Structural walls (also known as shear walls) are one of the common lateral load resisting elements in reinforced concrete (RC) buildings in seismic regions. The performance of RC structural walls in recent earthquakes has exposed some problems with the existing design of RC structural walls. The main issues lie around the buckling of bars, out-of plane deformation of the wall (especially the zone deteriorated in compression), reinforcement getting snapped beneath a solitary thin crack etc. This study compares performance of a typical wall designed by different standards. For this purpose, a case study RC shear wall is taken from the Hotel Grand Chancellor in Christchurch which was designed according to the 1982 version of the New Zealand concrete structures standard (NZS3101:1982). The wall is redesigned in this study to comply with the detailing requirements of three standards; ACI-318-11, NZS3101:2006 and Eurocode 8 in such a way that they provide the same flexural and shear capacity. Based on section analysis and pushover analysis, nonlinear responses of the walls are compared in terms of their lateral load capacity and curvature as well as displacement ductilities, and the effect of the code limitations on nonlinear responses of the different walls are evaluated. A parametric study is also carried out to further investigate the effect of confinement length and axial load ratio on the lateral response of shear walls.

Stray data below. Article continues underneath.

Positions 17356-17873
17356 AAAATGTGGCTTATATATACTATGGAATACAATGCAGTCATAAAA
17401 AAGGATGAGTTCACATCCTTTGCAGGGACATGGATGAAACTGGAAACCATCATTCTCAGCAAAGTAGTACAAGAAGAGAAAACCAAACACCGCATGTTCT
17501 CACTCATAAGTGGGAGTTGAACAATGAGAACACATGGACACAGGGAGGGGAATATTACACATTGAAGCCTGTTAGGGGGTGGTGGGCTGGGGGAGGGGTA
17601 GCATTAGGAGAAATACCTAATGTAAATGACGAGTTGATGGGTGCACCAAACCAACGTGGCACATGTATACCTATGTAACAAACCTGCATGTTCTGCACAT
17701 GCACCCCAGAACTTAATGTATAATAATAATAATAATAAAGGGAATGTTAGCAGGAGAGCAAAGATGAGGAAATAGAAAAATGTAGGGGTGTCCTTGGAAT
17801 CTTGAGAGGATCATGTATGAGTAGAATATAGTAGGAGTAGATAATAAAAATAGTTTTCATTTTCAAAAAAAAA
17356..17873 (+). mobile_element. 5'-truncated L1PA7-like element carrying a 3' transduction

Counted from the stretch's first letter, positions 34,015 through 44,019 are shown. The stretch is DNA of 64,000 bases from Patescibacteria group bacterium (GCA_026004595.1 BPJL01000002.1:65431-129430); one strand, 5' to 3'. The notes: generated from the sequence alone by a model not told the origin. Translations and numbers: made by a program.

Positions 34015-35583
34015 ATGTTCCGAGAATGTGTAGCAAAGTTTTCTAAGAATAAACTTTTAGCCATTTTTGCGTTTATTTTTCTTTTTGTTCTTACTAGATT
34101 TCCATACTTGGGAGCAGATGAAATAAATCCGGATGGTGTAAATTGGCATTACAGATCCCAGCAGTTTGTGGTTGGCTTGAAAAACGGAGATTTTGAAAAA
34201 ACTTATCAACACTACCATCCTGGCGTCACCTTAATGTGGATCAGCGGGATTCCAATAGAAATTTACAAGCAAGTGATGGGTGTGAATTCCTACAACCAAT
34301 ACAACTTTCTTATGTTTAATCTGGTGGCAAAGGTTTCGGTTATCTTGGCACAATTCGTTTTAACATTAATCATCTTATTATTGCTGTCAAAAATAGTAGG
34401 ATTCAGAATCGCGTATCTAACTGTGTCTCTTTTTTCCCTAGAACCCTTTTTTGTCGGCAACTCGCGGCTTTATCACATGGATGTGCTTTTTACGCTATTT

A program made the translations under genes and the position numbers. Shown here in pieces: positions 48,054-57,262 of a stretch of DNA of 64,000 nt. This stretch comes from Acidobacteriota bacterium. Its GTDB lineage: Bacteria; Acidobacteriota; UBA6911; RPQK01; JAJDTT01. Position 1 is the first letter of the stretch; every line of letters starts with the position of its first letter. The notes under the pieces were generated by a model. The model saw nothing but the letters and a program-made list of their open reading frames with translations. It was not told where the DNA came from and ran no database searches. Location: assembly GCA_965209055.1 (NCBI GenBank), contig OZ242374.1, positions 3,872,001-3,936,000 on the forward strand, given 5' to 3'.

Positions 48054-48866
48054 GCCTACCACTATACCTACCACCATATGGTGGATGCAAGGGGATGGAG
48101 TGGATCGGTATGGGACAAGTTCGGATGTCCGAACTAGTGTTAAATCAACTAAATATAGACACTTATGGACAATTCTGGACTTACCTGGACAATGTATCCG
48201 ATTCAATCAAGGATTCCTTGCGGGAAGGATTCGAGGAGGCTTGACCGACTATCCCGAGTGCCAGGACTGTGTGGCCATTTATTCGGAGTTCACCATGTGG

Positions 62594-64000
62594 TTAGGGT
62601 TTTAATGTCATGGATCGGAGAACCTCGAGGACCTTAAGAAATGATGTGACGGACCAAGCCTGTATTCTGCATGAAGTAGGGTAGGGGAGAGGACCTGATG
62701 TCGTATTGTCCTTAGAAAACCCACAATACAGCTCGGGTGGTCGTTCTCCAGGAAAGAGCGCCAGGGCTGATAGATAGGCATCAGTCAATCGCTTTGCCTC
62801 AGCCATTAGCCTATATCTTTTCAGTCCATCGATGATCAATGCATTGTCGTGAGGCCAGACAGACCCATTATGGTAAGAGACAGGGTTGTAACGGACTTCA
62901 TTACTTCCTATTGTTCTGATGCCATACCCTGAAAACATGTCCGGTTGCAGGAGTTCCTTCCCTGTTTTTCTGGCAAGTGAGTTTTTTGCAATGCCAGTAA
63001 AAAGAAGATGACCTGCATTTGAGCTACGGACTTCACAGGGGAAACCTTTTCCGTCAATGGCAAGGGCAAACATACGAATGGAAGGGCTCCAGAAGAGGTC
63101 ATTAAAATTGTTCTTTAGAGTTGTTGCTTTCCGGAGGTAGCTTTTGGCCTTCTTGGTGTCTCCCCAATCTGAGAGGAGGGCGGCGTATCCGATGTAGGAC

|Titolo:||Comparative in-plane pushover response of a typical RC rectangular wall designed by different standards|
|Data di pubblicazione:||2014|
|Appartiene alla tipologia:||01a Articolo in rivista|